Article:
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Women’s safety and privacy are often compromised by abusers who misuse technology and survivors’ personal information. As frontline workers, it is important that we take the time to educate ourselves and our service users about the various ways stalking, tracking, and monitoring occur through technology.

The following information will help you and the women you support think through how to identify and respond to different forms of technology misuse so you can properly safety plan. Including technology in a safety plan means strategically planning around the continued use of tech. When perpetrators misuse technology, it’s often a natural reaction to want to throw away devices or close online accounts to make it stop. However, some abusive individuals may escalate their controlling and dangerous behaviour if they feel they’ve lost control over their current or former parter. The questions below are only meant to quickly assess what might be an issue; they are not meant to be an exhaustive list of all technology‐related safety concerns a woman might face.

Anti-violence workers should follow up with a more thorough conversation about each woman’s specific concerns and discuss strategies to increase safety, document incidents, and get additional help. You may find the other resources in our Technology Safety and Privacy Toolkit helpful in this process. Keep in mind that women often attend support groups with little direct and ongoing interaction with anti-violence workers, so consider incorporating this information as a support group topic as well.

Steps to Assessing Technology Misuse and Safety

  • Prioritize safety planning: What are your current safety concerns?
  • Narrow down the possible technology that could be used: What types of things have happened to make you feel unsafe or cause concern?
  • Gauge women’s knowledge and understanding: How do you think this is happening?

These questions open a conversation that will explore and prioritize safety, discuss what types of technology devices or applications could be misused, and identify how to best address their needs and further their knowledge.

Below are sample questions and examples of possible technology misuses to get you started, once you’ve narrowed down what may be happening:

1. Are you concerned about the abuser knowing where you are all the time? Let’s explore some common ways tracking can occur:

  • Through your smartphone
  • Through apps on your phone that use your location
  • Through social media
  • Through friends and family
  • Through your car or some kind of tracking device on the car
  • Through a location device such as a Tile or AirTag

2. Are you worried that the perpetrator might be able to access your communication with other people? Here are some common communications that can be compromised:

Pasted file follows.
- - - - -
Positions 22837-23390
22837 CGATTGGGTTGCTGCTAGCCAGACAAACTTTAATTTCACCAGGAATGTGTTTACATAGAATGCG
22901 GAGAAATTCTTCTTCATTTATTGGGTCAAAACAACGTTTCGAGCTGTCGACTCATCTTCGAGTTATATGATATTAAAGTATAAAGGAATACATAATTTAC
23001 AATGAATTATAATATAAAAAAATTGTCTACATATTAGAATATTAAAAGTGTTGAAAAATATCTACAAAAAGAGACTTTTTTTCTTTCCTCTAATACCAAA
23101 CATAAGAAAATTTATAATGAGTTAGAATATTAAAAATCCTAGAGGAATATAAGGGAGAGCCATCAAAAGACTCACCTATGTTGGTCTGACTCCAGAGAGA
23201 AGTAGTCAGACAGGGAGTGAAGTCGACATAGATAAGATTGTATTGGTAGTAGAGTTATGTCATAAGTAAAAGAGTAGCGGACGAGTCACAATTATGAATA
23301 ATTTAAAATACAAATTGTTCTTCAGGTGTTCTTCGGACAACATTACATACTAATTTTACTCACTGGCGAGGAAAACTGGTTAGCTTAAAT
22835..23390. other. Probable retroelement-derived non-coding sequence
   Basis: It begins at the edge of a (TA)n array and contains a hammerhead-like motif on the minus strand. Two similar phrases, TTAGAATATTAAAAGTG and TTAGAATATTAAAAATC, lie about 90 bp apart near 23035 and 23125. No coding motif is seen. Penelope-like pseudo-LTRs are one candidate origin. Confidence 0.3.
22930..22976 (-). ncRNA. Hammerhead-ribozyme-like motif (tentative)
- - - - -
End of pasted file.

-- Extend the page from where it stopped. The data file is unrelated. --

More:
• Email communication
  • Smartphone communication (e.g. texts or calls)
  • Phone communication
  • Private instant or direct messages (PMs and DMs)

3. Are you concerned about information that’s posted about you online? Let’s look at possible ways information about you could be shared online:

  • Through your social media accounts
  • Through the abuser’s social media accounts
  • Through your children/family/friends’ social media accounts
  • What specifically is your concern about those accounts?
    • The abuser is posting terrible things.
    • The abuser is monitoring social media accounts to find information about you.
    • The abuser is accessing online accounts without your permission.
  • Is there other information online about you that you are concerned about?
    • Work or school websites
    • Community forums and groups
    • Apps

4. Are you concerned about your children/family/friends’ use of technology and the possibility it could compromise your safety?

  • Are they using specific apps on their smartphones, iPads, tablets, etc. that you’re concerned about?
  • Are there games they are playing that you’re worried about?
  • Does the abuser have access to the technology of children and/or other family members?

5. Are you concerned about your ability to continue using technology while maintaining your safety and privacy?

  • Are there specific devices, such as your smartphone or laptop, that you want to go through to ensure that it is safe and secure?
  • Do you need to go through your social network accounts to figure out privacy and security settings?

6. What are other concerns that you have about your privacy and safety?

  • Do you need to think about other technology to figure out privacy and security settings? If so, what are they?

Technology-Facilitated Gender-Based Violence (TFGBV) is part of a continuum of violence that can be both online and in-person. If you or someone you know is experiencing TFGBV, you are not alone. You can use to find a shelter/transition house near you to discuss options and create a safety plan. You don’t need to stay in a shelter to access free, confidential services and support.

Adapted for Canada with permission from NNEDV’s Safety Net project, based on their resource Assessing for Technology Abuse.

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